When Moses insists on prayer, Joshua defeats Amalek. But if his arms fall down from fatigue, Joshua loses the battle. It is exhausting to keep your arms up for a long time: it is an image of the weariness of prayer. The help of the people who love us, Aaron and Korah for Moses, sustains us: we keep on praying.
Paul writes to Timothy about other aspects of steadfastness: in the faith he has received and in instruction in the Scriptures, the efficacy of which he praises: it serves to teach, convince, correct, educate, mature the man of God and prepare him for every good work. No small thing! Timothy is also encouraged to insist on the proclamation of the word, admonishing, rebuking and exhorting. In any case, what will make his speech effective, even if the chosen moment is not the right one, will be the form: "with all magnanimity." With a big heart, with charity as the underlying criterion, Paul reminds him.
The parable of the widow who insists with the judge is told only by Luke, who introduces it already with the interpretation: the need to pray always, without ever getting tired. The protagonists of the story are the widow, the judge and the adversary. A widow of that time represented the maximum of poverty and fragility. Perhaps the early Christians also felt this way in the face of adversaries. Jesus outlines a total difference between the judge and God. A judge who does not fear God and has no regard for anyone is the worst thing that can happen: obedience to God's command to love and serve one's neighbor does not touch him, nor does respect for human dignity. He moves only because the widow's insistence harms his comfort. Paradoxically, Jesus proposes the same behavior in prayer: to be insistent, to cry out to God day and night, and assures us that God will come at once to do us justice. One may object: if God is so different from the judge, in his fatherhood and mercy, why is it so necessary to cry out to him night and day? And again: the experience of believers is that sometimes God does not seem to intervene or is slow to respond. We can answer that the gift of prayer is, to a large extent, prayer itself, which brings us into communion with God, makes us believe in him, exercises hope and trusting abandonment, leads us to love and be loved by him. Prayer makes us overcome the Amalek that stalks us and tempts us to distrust God and his love, to feel him as an enemy. In overcoming Amalek we are converted and we have the certainty that God comes immediately to our aid, giving us the faith to see the things of life according to his eyes, and to abandon ourselves to his will: in this way God will resolve everything, but in his own way and in his own time.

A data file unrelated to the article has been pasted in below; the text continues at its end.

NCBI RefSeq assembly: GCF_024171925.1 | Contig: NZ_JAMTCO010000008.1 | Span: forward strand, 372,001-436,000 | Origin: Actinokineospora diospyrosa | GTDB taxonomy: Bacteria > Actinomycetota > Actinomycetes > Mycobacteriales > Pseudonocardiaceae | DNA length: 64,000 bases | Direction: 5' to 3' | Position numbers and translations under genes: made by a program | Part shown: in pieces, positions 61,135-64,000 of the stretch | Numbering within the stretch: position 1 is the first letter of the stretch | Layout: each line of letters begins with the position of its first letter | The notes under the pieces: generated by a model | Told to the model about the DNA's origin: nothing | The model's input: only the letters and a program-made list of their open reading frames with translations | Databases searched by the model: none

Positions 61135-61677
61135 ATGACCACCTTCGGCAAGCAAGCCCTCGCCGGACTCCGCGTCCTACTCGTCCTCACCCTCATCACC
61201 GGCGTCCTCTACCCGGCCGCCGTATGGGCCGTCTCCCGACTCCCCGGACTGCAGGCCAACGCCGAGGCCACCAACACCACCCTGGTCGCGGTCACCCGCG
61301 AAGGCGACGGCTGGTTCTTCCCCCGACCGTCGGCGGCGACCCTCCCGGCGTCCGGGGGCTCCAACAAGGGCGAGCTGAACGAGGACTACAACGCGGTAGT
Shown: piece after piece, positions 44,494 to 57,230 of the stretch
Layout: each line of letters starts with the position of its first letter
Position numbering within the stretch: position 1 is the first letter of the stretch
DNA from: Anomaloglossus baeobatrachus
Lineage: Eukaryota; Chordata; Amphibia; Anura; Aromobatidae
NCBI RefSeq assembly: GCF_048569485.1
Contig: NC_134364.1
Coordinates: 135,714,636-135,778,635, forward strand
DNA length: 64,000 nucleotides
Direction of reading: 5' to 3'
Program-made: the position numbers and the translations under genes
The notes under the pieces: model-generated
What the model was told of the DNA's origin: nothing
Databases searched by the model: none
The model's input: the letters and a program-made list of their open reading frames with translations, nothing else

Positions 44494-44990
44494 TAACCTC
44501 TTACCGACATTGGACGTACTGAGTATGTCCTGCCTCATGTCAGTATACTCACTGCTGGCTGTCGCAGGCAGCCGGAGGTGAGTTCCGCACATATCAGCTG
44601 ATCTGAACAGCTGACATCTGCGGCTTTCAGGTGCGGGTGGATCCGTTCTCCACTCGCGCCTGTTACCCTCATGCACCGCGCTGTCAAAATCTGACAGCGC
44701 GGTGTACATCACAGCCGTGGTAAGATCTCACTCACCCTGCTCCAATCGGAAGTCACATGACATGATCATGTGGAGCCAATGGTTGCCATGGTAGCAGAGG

Homily on the readings for Sunday 29th Sunday
The priest Luis Herrera Campo offers its nanomiliaa small one-minute reflection for these readings.